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November 17, 2009

Part III: Prophecy and Infantry [barry]

"Is it true that I have seen all these things? That they are real incidents in my life's history? Did I see those brave and noble countrymen of mine laid low in death and weltering in their blood? Did I see our country laid waste and in ruins? Did I see soldiers marching, the earth trembling and jarring beneath their measured tread? Did I see the ruins of smouldering cities and deserted homes? Did I see my comrades buried and see the violet and wild flowers bloom over their graves? Did I see the flag of my country, that I had followed so long, furled to be no more unfurled forever? Surely they are but the vagaries of mine own imagination. Surely my fancies are running wild tonight.

"But, hush! I now hear the approach of battle. That low, rumbling sound in the west is the roar of cannon in the distance. That rushing sound is the tread of soldiers. That quick, lurid glare is the flash that precedes the cannon's roar. And listen! That loud report that makes the earth tremble and jar and sway, is but the bursting of a shell, as it screams through the dark, tempestuous night. That black, ebon cloud, where the lurid lightning flickers and flares, that is rolling through the heavens, is the smoke of battle . . . Listen! The soldiers are charging now."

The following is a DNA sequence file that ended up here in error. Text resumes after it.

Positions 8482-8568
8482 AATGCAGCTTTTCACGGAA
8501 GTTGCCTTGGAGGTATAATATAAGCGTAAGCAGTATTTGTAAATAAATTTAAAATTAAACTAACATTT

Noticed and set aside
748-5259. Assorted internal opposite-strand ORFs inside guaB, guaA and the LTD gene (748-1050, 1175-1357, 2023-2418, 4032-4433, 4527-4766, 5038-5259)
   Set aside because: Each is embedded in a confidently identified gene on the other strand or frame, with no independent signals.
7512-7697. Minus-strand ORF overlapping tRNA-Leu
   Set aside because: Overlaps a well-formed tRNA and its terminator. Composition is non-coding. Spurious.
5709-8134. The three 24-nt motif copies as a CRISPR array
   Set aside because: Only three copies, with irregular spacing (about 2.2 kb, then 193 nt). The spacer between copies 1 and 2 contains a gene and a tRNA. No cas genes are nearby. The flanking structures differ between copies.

- Private Sam Watkins, 1st Tennessee Infantry Regiment

The paperwork has been submitted. The suicidal freefall has concluded. The death has occurred. The discharge has been remitted; the epitaph delivered ("Honorable," it reads). I do not have much to say, for the dead do not speak eloquently.

Fortunately, my Father always does.

"You know you are still a soldier, right?" he inquired (more so exhorted), with these simple words of prophecy presaging a life that lies ahead – not unlike those simple words of prophecy that previously portended the death that just occurred.

Because the words have been spoken (and I know that this is how my Father creates), I know that this process of life after death has already begun. Indeed, even in those previous words of death, my Father began this course of new life. So it seems that perhaps this death was not really death at all; however, I am too new to have comprehension.

Like a cognitive infant, I am able to perceive and evaluate the world and experiences around me, but wholly incapable of fully understanding or adequately communicating what is being felt.

Like the dry remains of Ezekiel's Army – those nameless, desiccated soldiers – I am simply waiting for my Father's words to permeate my bones and bring me back to life.